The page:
Siding with Monsanto/Bayer, Trump EPA Once Again Greenlights Roundup
Ignoring science, EPA repeatedly fails to assess glyphosate's impacts on human health, endangered species
Washington, D.C.—The Trump Administration's Environmental Protection Agency today announced an interim decision on its regulatory review of glyphosate, best known as the active ingredient in Monsanto's Roundup line of herbicides. The decision included a few minor measures purported to address glyphosate spray drift and glyphosate resistance in weeds.
EPA issued this interim decision despite its failure—after a registration review process spanning over a decade—to assess glyphosate's hormone-disrupting potential or its effects on threatened and endangered species, which the Agency says will take at least an additional year. Registration review is EPA's program for reviewing pesticides every 15 years; the glyphosate registration review began in 2009.
"EPA's announcement that it has concluded its regulatory review of glyphosate is false," said Ryan Talbott, Staff Attorney at Center for Food Safety. "The truth is that after a decade of review, the EPA still has not conducted the necessary research on glyphosate's impacts on human health and threatened and endangered species. EPA's foot-dragging puts Monsanto's interests ahead of farm workers, food safety, and endangered species."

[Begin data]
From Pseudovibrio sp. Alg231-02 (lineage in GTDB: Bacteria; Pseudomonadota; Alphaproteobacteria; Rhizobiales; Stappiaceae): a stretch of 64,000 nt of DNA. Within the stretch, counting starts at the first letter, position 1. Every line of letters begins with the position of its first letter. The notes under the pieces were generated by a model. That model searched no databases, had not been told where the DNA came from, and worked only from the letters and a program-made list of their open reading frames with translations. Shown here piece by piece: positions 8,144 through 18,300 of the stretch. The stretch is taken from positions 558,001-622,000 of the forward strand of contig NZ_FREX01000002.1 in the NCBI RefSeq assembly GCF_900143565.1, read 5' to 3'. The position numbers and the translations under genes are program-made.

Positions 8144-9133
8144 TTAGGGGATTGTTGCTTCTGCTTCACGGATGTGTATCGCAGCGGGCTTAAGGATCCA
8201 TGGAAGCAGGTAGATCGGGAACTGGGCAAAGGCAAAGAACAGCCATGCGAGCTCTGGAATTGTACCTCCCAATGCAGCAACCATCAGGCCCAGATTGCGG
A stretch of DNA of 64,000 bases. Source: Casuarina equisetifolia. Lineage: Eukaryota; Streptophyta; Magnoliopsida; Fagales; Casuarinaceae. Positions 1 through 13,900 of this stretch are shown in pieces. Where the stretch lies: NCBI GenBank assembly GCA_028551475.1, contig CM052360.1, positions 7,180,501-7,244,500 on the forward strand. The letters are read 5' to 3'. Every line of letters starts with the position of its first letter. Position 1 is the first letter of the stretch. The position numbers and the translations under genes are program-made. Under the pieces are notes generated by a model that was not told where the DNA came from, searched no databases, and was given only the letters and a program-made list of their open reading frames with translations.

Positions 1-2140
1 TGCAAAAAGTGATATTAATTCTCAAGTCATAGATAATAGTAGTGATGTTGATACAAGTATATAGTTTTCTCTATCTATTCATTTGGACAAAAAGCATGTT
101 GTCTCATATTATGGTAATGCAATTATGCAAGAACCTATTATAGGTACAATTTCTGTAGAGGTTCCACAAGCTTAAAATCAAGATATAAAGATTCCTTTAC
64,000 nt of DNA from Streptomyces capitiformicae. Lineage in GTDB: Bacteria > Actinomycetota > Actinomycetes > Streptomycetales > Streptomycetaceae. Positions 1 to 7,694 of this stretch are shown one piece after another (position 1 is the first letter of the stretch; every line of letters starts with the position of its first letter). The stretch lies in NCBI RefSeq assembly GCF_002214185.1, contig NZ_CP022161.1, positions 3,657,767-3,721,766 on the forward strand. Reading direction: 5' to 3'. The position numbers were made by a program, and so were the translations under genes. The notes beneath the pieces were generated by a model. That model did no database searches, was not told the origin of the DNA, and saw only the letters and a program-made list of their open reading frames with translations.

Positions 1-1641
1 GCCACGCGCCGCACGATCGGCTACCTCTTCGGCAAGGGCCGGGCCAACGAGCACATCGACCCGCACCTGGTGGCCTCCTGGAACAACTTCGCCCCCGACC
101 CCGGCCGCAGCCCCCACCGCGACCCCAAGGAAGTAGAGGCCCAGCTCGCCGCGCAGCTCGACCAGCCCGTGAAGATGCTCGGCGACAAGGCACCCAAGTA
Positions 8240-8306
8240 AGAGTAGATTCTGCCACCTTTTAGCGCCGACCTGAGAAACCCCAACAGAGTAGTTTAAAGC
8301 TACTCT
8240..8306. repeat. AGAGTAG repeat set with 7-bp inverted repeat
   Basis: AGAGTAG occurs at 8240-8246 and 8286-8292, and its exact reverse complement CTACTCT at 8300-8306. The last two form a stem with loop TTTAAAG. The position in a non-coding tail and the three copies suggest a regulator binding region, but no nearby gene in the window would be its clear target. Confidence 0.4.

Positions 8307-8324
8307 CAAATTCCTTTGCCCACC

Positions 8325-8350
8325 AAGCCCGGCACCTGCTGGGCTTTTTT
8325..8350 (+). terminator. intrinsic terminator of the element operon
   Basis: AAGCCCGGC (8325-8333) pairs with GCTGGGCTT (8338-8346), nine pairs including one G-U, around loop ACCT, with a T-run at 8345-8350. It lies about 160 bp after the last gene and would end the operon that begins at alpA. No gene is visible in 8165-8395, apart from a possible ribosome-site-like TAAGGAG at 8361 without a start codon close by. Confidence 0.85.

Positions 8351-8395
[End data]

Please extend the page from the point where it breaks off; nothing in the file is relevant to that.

"Contrary to the Trump EPA's claims, both regulatory studies and independent science demonstrate that glyphosate herbicides are carcinogenic and have adverse effects on other organs," said Bill Freese, Science Policy Analyst at Center for Food Safety.
"The world's foremost cancer authorities with the World Health Organization declared glyphosate to be 'probably carcinogenic to humans' in 2015," he added. "Besides causing tumors in animal trials, glyphosate exposure has been linked to non-Hodgkin lymphoma, a cancer of the immune system, in no less than three epidemiology studies of farmers and other pesticide applicators."
Over 40,000 lawsuits have been filed against Monsanto (recently acquired by Bayer) by cancer victims alleging that exposure to Roundup caused them or their loved ones to develop non-Hodgkin lymphoma. Plaintiffs have prevailed in the three cases decided thus far, with victims awarded roughly $80 million in each case.
"Far from consulting the 'best available science,' as EPA claims, the Agency has relied almost entirely on Monsanto studies, cherry-picking the data that suits its purpose and dismissing the rest," added Freese. "The EPA's glyphosate decision shows the same hostility to science that we've come to expect from this Administration, whether the issue is climate change or environmental health."